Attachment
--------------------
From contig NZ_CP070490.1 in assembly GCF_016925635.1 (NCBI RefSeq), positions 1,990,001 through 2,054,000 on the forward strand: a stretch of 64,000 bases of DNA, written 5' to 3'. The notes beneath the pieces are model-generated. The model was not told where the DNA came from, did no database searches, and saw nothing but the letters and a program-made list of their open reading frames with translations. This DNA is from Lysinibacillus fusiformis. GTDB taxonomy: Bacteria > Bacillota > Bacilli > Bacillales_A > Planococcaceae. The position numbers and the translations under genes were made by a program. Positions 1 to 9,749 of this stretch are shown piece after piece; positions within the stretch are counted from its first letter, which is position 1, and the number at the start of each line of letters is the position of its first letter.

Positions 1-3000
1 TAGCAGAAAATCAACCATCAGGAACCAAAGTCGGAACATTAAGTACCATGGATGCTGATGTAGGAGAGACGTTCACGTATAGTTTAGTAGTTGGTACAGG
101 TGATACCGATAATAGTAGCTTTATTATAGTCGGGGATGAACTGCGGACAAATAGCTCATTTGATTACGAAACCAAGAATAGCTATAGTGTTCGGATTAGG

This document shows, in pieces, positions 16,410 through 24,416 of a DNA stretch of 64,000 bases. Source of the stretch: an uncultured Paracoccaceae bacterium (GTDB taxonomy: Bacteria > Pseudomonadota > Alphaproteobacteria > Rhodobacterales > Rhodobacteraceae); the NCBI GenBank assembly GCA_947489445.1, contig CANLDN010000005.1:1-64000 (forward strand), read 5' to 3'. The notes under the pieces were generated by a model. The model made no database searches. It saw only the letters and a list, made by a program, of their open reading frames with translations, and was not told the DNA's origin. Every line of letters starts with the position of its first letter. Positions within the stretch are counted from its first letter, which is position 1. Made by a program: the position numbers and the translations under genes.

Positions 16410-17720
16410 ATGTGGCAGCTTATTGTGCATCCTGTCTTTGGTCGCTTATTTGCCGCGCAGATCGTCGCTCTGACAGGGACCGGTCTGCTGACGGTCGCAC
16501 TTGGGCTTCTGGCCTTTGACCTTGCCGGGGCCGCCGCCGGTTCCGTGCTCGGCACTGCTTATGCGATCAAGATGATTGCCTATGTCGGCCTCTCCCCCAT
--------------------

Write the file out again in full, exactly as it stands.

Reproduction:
From contig NZ_CP070490.1 in assembly GCF_016925635.1 (NCBI RefSeq), positions 1,990,001 through 2,054,000 on the forward strand: a stretch of 64,000 bases of DNA, written 5' to 3'. The notes beneath the pieces are model-generated. The model was not told where the DNA came from, did no database searches, and saw nothing but the letters and a program-made list of their open reading frames with translations. This DNA is from Lysinibacillus fusiformis. GTDB taxonomy: Bacteria > Bacillota > Bacilli > Bacillales_A > Planococcaceae. The position numbers and the translations under genes were made by a program. Positions 1 to 9,749 of this stretch are shown piece after piece; positions within the stretch are counted from its first letter, which is position 1, and the number at the start of each line of letters is the position of its first letter.

Positions 1-3000
1 TAGCAGAAAATCAACCATCAGGAACCAAAGTCGGAACATTAAGTACCATGGATGCTGATGTAGGAGAGACGTTCACGTATAGTTTAGTAGTTGGTACAGG
101 TGATACCGATAATAGTAGCTTTATTATAGTCGGGGATGAACTGCGGACAAATAGCTCATTTGATTACGAAACCAAGAATAGCTATAGTGTTCGGATTAGG

This document shows, in pieces, positions 16,410 through 24,416 of a DNA stretch of 64,000 bases. Source of the stretch: an uncultured Paracoccaceae bacterium (GTDB taxonomy: Bacteria > Pseudomonadota > Alphaproteobacteria > Rhodobacterales > Rhodobacteraceae); the NCBI GenBank assembly GCA_947489445.1, contig CANLDN010000005.1:1-64000 (forward strand), read 5' to 3'. The notes under the pieces were generated by a model. The model made no database searches. It saw only the letters and a list, made by a program, of their open reading frames with translations, and was not told the DNA's origin. Every line of letters starts with the position of its first letter. Positions within the stretch are counted from its first letter, which is position 1. Made by a program: the position numbers and the translations under genes.

Positions 16410-17720
16410 ATGTGGCAGCTTATTGTGCATCCTGTCTTTGGTCGCTTATTTGCCGCGCAGATCGTCGCTCTGACAGGGACCGGTCTGCTGACGGTCGCAC
16501 TTGGGCTTCTGGCCTTTGACCTTGCCGGGGCCGCCGCCGGTTCCGTGCTCGGCACTGCTTATGCGATCAAGATGATTGCCTATGTCGGCCTCTCCCCCAT